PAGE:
Basic AML due diligence includes identity verification, validation, and age verification (to name a few). Not only are AML violations on the rise, victims of complex schemes and fraud are rampant within money service provider industries.
- Western Union Refunds $153 Million For Scam Victims
“Western Union turned a blind eye to the fraudulent payments made through its money transfer system,” says Andrew Smith, director of the FTC’s Bureau of Consumer Protection. Western Union began refunding defrauded customers in March after they were ordered to by theFederal Trade Commission (FTC). The lack of Know Your Customer (KYC) compliance can severely damage an organization and harm millions of account holders.
According to the United States Federal Bureau of Investigations, “The FTC’s complaint against Western Union alleged that for many years, Western Union was aware that fraudsters around the world used the company’s money transfer system to bilk consumers, and that some Western Union agents were complicit in the frauds. The FTC’s complaint alleged that Western Union failed to put in place effective anti-fraud policies and procedures and to act promptly against problem agents.” While in this case, Western Union is said by Andrew Smith, Director of the FTC’s Bureau of Consumer Protection, to have “turned a blind eye,” more banks and Money Service Providers (MSP’s) are unaware of the mandatory KYC/AML regulations that can protect them from these types of horrible situations.
- Citi To Pay $400 Million Occ Fine For Risk Management Failures
One of the world’s largest financial institutions, Citi Bank, has been ordered to pay $400M in a case that brings to light severe risk management issues. The South Dakota bank was found to have been lacking internal controls and financial safeguards including those relating to AML and data governance. According to the consent order, Citibank needs to complete a “thorough redesign of data architecture, re-engineering of processes, and modernisation of system applications and information technology infrastructure.” This is the second fine in which Citi has been hit with in recent years showing its glaring need to update and comply with regulatory mandates and internal financial controls.
- Westpac Agrees To Record Aud 1.3 Billion Fine For Aml Failures
Westpac, one of Australia’s largest banks, agreed to pay a record AUD 1.3 billion ($959m) fine for money laundering breaches in September. According to court filings and Fintech Futures, the financial institution, “failed to keep records related to the origin of the transactions, or carry out “appropriate customer due diligence.” These are major lapses in AML compliance procedures and this underscores the need for both proper, and timely, Know Your Customer compliance as well as ongoing transaction monitoring.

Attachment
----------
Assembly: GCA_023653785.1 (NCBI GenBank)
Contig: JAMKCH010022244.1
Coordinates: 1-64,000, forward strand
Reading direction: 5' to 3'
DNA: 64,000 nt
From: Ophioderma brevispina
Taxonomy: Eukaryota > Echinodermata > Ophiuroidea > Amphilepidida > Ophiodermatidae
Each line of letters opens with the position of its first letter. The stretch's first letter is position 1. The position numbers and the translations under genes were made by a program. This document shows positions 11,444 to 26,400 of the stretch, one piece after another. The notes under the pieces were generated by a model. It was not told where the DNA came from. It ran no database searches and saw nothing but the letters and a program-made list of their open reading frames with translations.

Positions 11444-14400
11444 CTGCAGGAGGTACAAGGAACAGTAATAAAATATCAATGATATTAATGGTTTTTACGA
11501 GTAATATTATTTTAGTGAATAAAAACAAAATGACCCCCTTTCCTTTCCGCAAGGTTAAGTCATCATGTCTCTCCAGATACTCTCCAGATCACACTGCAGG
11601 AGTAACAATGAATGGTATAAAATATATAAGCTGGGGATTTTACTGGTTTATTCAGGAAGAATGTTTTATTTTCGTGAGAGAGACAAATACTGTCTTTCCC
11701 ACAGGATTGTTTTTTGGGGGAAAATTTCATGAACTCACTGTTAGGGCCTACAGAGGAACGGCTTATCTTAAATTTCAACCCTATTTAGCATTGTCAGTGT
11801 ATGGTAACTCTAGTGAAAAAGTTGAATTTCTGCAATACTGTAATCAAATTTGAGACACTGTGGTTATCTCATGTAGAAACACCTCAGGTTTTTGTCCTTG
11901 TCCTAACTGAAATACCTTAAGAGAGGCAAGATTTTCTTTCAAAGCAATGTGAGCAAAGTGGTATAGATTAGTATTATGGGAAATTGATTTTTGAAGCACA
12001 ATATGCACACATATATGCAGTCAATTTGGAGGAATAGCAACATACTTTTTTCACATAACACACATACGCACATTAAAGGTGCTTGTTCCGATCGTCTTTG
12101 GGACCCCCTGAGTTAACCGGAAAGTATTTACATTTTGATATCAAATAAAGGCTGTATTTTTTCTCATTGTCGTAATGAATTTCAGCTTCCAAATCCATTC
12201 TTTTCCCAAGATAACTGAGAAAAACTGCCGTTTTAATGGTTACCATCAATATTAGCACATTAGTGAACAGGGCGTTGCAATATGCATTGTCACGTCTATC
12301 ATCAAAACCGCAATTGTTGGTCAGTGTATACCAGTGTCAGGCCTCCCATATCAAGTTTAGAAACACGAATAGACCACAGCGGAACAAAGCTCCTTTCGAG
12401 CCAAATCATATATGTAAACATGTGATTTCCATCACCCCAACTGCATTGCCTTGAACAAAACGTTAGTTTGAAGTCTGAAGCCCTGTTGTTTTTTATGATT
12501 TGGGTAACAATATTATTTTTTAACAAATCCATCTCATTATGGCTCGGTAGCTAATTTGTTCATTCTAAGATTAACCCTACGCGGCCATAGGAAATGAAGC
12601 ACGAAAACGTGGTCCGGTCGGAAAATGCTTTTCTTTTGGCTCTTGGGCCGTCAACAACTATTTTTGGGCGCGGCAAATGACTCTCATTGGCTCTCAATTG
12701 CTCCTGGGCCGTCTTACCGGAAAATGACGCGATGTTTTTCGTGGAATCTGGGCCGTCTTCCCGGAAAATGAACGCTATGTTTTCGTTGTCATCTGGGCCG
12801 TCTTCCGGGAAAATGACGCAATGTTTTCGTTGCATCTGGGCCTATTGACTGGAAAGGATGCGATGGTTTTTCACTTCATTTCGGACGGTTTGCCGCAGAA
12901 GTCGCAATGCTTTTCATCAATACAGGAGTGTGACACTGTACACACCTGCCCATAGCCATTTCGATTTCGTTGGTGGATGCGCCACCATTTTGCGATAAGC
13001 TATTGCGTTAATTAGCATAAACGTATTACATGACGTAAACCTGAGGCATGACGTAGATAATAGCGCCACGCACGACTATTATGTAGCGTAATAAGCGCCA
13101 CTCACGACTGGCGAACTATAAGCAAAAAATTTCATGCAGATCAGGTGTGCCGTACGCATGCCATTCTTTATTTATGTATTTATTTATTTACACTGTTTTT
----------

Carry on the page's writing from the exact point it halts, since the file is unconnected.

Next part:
Westpac admitted to 76,000 additional violations including, “failures to reasonably monitor customers for transactions related to possible child exploitation”, and “further failures to assess money laundering and terrorism financing risks.” Compliance officers should take note of the challenges that exist for large banks and reevaluate their preparedness in order to avoid fines and penalties such as those seen in the above cases.
- Compliance Lapses & Fraudulent Accounts Generate Billions In FInes For Wells Fargo
Wells Fargo bank, the fourth-largest in the US, will pay a hefty fine of $3 billion for its failure in security procedures. The Security and Exchange Commission will receive $500 million of the total and plans to use the funds to offer restitution to those customers who were defrauded by Wells Fargo. According to Fintech Futures, the bank “pressured employees to cross-sell products and services, leading them to create millions of fake accounts using forged and fraudulent customer signatures.” Proper Know Your Customer compliance procedures and fraud weren’t incorporated into the account opening process as internal documents showed that, “[e]mployees of the bank were found to be using their own contact details on application forms, so as to ensure that the real customer was never informed about the accounts opened in their name.”
Follow our LinkedIn and Facebook pages for Anti-money laundering news and significant regulatory changes.
About IDMERIT: Headquartered in San Diego, California, IDMERIT provides an ecosystem of identity verification solutions designed to help its customers prevent fraud, meet regulatory compliance and deliver frictionless user experiences. The company is committed to the on-going development and delivery of offerings that are more cost-effective and comprehensive than other solution providers. IDMERIT was funded by experts who have been sourcing data on personal and business identities across the globe for over a decade. This access to official and trusted data throughout the world has become increasingly important as companies find themselves completing transactions across borders as a standard course of business. www.idmerit.com